Jetblue has made a US$3.6 billion ($4.8 billion) bid to acquire Spirit Airlines, potentially derailing Frontier’s US$2.7 billion ($3.6 billion) merger deal with the low-cost carrier.
Jetblue submitted a proposal to Spirit’s board of directors on Monday to acquire the airline for $33 per share in cash, which the airline said it firmly believes constitutes a “superior proposal” to Spirit’s merger agreement with Frontier.
Like Frontier, Jetblue plans to merge with Spirit to create “the most compelling national low-fare challenger to the four large dominant U.S. carriers”.
“When we grow and introduce our unique value proposition onto new routes, legacy carriers lower their fares and customers win with more choice,” Robin Hayes, JetBlue CEO said.
“The combination of JetBlue and Spirit – coupled with the incredible benefits of our Northeast Alliance with American Airlines – would be a game-changer in our ability to deliver superior value on a national scale to customers, crewmembers, communities, and shareholders.
“The transaction would accelerate our strategic growth and create sustained, long-term value for the stakeholders in both companies.”
In February, Spirit agreed to merge with Frontier in a deal that would create the fifth-largest US airline.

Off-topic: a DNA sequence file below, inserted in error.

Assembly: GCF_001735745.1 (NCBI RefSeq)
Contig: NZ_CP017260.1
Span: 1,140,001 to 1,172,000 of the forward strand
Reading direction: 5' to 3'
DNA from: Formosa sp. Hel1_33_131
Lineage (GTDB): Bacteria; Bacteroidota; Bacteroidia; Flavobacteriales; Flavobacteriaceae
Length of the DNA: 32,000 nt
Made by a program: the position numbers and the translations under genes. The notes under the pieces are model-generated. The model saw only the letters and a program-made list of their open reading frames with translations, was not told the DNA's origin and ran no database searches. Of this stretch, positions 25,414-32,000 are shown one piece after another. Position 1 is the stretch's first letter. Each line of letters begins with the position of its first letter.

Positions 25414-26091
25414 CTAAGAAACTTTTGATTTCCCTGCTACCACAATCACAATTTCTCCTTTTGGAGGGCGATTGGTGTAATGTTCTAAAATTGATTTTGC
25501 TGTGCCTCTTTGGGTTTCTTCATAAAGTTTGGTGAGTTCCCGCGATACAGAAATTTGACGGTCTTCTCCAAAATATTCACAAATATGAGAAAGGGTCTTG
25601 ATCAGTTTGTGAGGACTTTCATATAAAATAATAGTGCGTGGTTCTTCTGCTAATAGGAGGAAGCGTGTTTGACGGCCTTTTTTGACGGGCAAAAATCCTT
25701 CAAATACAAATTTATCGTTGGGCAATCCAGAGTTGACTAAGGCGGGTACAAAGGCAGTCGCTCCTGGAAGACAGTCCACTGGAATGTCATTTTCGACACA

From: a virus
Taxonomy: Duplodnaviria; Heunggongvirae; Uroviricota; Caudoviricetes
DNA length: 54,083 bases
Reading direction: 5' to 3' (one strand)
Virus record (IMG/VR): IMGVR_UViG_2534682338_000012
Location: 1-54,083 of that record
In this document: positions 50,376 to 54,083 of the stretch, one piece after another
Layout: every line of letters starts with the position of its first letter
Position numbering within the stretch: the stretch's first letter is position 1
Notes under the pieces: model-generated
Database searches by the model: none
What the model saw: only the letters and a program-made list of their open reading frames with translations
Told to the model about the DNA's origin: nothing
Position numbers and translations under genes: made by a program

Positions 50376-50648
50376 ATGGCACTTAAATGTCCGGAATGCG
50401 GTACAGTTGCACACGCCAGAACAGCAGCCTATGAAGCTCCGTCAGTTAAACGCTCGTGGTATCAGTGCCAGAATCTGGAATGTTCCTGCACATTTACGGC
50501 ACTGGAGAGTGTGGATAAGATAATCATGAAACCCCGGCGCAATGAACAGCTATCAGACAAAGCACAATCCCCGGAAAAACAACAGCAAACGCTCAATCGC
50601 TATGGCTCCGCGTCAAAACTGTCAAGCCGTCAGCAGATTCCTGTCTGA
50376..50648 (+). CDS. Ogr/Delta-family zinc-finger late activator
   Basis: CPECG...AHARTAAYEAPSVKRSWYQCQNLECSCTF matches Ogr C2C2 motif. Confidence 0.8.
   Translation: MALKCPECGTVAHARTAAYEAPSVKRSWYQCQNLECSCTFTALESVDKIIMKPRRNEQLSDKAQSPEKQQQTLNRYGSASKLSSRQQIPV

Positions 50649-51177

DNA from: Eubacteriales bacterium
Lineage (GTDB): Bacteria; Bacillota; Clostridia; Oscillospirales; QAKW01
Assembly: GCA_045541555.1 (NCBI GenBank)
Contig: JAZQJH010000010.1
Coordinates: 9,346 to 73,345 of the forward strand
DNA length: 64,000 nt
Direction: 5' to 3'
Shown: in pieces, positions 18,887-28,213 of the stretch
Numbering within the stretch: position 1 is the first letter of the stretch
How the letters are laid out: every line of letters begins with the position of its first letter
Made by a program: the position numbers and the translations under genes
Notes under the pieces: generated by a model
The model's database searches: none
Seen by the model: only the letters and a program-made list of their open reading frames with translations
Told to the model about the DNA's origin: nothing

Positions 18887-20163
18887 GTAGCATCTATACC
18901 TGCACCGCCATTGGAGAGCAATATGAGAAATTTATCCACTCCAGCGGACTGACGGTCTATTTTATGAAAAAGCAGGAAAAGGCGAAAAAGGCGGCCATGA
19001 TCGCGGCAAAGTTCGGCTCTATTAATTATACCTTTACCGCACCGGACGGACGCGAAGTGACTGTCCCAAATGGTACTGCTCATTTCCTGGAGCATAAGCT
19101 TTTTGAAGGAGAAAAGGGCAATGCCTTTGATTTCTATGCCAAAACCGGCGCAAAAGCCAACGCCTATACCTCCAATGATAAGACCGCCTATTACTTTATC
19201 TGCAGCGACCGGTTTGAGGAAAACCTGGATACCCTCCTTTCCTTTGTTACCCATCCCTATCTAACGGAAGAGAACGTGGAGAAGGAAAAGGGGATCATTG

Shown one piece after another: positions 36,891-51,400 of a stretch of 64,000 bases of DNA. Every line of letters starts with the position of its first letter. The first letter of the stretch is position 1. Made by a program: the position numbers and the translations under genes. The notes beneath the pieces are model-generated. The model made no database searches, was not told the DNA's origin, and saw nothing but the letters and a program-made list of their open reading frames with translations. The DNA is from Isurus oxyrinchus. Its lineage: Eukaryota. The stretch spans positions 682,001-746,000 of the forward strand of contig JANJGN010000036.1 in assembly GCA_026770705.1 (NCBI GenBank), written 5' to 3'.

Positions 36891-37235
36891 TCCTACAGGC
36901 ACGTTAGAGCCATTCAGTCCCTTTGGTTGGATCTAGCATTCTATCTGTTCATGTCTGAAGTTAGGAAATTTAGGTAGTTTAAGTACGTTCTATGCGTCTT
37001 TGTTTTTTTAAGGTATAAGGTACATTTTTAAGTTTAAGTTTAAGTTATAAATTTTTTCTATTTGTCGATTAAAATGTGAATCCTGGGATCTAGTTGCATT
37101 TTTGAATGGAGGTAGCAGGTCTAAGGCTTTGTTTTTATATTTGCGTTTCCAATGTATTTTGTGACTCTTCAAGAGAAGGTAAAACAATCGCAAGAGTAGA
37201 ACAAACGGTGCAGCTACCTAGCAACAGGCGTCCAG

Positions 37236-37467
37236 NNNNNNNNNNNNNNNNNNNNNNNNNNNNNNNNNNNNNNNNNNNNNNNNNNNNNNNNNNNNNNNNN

Headed by Frontier, the proposal boosted Spirit’s share price by 18.7 per cent, though some analysts questioned whether the airlines could obtain regulatory approval.
Spirit said its board of directors would work with its financial and legal advisors to evaluate JetBlue’s proposal and pursue the course of action it determines to be in the best interests of Spirit and its stockholders.
Frontier said in a statement that if Jetblue’s offer is accepted, it would limit options and harm consumers, according to the New York Times.
JetBlue’s proposal is expected to attract scrutiny as the Biden administration cracks down on mergers that could reduce competition and increase prices, according to Reuters.
Hayes told investors that JetBlue is counting on its reputation for lowering fares and increasing competition but expects a lengthy regulatory process.
Image: iStock/Devasahayam Chandra Dhas